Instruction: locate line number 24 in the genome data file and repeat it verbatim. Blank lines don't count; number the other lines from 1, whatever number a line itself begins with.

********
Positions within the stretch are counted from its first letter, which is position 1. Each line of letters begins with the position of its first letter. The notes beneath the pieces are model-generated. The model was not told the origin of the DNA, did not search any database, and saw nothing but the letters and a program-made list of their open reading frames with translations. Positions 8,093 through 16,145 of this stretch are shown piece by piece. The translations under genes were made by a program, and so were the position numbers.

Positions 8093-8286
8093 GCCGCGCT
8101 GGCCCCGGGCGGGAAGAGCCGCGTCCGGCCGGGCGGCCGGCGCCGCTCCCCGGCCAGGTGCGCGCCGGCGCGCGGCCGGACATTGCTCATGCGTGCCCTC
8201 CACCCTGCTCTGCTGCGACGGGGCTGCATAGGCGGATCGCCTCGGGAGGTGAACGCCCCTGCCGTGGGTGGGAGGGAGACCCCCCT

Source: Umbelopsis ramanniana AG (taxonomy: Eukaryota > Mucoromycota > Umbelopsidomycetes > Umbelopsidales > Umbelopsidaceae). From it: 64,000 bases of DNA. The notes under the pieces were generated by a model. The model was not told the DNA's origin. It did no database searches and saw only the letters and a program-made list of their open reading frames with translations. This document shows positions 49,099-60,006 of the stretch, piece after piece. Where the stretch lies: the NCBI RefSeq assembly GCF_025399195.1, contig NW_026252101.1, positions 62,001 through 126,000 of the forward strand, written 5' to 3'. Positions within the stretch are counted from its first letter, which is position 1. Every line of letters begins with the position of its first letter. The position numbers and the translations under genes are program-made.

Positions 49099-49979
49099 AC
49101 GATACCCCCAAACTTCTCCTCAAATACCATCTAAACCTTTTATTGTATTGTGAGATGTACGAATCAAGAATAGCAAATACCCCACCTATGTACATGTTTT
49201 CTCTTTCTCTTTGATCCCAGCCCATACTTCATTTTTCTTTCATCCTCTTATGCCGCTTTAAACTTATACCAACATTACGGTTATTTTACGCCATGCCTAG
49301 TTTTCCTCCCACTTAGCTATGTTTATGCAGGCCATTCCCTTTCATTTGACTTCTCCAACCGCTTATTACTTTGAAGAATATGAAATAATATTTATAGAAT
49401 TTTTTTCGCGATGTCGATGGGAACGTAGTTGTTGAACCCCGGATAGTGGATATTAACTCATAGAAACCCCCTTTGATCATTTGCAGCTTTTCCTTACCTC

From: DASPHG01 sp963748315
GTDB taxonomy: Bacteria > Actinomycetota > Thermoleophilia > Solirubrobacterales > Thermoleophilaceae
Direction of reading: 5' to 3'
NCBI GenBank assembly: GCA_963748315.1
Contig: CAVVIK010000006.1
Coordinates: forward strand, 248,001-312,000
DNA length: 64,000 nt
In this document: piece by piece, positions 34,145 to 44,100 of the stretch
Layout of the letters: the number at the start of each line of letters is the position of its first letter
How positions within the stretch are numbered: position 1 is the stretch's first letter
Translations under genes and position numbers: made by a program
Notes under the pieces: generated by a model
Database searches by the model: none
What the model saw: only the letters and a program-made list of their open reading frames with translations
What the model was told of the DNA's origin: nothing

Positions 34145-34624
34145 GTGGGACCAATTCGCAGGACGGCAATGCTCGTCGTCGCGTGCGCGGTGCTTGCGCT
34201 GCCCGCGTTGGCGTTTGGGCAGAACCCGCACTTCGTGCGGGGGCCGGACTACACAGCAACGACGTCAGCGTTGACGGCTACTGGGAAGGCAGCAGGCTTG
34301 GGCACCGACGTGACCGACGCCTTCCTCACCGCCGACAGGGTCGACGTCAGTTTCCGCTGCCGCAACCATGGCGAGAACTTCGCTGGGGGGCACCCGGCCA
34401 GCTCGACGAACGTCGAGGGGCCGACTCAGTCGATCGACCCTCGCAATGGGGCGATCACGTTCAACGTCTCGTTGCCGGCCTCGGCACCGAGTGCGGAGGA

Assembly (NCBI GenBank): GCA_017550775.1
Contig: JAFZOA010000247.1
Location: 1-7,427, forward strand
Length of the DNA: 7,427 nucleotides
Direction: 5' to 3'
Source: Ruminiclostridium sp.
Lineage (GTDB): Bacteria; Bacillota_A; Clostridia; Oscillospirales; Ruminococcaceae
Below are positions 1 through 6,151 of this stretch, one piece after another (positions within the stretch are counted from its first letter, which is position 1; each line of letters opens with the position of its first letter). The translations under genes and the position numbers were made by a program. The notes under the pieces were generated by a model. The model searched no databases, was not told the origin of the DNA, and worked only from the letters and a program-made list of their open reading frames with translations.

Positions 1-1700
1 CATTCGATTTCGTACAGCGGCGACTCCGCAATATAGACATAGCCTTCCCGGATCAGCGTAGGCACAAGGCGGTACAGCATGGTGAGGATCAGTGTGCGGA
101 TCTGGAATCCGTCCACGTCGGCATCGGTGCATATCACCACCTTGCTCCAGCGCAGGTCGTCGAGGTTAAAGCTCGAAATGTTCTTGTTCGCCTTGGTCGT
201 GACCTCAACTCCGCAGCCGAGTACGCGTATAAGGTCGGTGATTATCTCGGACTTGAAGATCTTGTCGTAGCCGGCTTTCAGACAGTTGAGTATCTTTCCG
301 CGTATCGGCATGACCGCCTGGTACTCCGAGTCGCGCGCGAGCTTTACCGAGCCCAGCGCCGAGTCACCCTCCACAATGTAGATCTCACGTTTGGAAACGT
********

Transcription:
Notes under the pieces: generated by a model